Mr. Hathaway proposed the passing of the accounts.  There had been good work done, and only a 4d rate, and he was surprised at the charges made against Mr. King, but thought it was by people who knew nothing about it.  It was a very difficult matter to keep the accounts as Mr. King had done, and he thought he deserved their thanks for it.
  Mr. Hillyer objected to ratepayers being found fault with because they came prepared to ask questions which they had a perfect right to do, even if they only paid rated for 12 months.  He could tell them a great deal more than had been said, and he hoped the new surveyors would keep a much sharper look out.
  A conversation then ensued with regard to the moving of road dirt.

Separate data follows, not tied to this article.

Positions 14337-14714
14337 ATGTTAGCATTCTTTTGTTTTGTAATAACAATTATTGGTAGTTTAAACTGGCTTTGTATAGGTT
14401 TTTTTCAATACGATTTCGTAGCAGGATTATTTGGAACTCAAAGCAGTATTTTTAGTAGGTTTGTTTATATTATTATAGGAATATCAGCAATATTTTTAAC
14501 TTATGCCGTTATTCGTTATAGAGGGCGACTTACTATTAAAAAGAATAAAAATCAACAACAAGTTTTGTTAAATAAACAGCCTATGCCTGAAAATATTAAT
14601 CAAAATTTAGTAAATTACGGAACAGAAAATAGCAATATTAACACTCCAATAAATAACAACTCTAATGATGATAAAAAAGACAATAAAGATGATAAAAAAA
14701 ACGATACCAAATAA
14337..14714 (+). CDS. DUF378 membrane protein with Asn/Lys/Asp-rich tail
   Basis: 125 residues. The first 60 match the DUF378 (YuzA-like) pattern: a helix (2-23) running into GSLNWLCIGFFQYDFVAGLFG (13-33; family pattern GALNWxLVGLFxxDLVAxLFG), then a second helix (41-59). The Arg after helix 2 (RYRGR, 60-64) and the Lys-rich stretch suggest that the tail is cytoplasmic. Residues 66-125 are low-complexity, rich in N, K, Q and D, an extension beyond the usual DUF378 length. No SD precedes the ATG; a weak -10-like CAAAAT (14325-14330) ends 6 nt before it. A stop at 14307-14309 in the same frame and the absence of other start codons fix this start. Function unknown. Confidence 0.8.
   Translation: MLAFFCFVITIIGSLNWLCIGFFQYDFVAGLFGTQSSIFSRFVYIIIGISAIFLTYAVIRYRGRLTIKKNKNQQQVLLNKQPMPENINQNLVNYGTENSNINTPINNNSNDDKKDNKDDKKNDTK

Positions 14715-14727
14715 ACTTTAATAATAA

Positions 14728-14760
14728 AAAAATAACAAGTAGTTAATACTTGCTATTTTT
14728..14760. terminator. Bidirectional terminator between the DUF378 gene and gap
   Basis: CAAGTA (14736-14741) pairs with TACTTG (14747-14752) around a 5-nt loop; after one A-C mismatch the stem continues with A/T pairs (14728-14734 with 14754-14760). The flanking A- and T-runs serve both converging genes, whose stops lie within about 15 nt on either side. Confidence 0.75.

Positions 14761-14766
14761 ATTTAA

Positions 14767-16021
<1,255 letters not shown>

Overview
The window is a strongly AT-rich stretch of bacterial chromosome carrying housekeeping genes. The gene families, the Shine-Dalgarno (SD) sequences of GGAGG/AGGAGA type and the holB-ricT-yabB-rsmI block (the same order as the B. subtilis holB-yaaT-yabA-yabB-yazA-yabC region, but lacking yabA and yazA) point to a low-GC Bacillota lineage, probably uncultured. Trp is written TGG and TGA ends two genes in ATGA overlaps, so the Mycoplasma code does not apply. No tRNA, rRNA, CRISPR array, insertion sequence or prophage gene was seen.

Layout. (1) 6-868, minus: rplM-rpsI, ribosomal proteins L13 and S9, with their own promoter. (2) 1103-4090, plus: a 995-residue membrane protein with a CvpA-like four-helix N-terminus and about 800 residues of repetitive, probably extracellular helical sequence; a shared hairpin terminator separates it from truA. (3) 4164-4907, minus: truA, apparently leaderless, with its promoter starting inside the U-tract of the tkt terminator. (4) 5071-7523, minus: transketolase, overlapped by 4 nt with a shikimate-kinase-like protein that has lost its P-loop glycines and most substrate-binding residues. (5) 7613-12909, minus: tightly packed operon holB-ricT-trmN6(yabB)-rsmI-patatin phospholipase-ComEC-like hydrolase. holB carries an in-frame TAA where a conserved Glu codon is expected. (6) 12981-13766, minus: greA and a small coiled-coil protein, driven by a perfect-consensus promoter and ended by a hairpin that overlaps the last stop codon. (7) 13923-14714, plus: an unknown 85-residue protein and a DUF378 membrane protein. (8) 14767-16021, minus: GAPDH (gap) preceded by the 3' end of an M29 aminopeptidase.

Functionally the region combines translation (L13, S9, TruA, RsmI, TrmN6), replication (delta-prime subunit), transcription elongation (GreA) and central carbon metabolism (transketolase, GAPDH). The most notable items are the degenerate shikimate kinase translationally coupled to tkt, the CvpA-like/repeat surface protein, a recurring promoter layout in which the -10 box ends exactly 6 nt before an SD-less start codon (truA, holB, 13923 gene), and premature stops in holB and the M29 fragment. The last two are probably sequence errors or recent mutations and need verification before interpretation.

Mr. Monk said he had sent men to move it, and the next morning he got a severe letter from the County Surveyor…
  The accounts were then passed, the Chairman remarking that although it was right to ventilate the accounts, yet, considering the low rate and the state of the roads, there was not much to complain about.

  The allowance to the rate collector of £5 for the highway rate; £5 for the lighting rate; £5 for a sanitary rate (if required); and £1 for Shipton highway rate were confirmed.
  Mr. King said they might as well nominate the two last year’s guardians, as they had done their duty so well.
  Messrs. Monk and East were accordingly nominated.

  Mr. Neal said he should like to propose once again that some steps should be taken to procure a weighing bridge for Winslow.  He thought there ought to be one, and he believed his friend Mr. Saving would agree with him.  [Mr. Saving-“Yes.”]  The question was that steps should be taken ?  There was one in existence, could it be purchased by the parish ?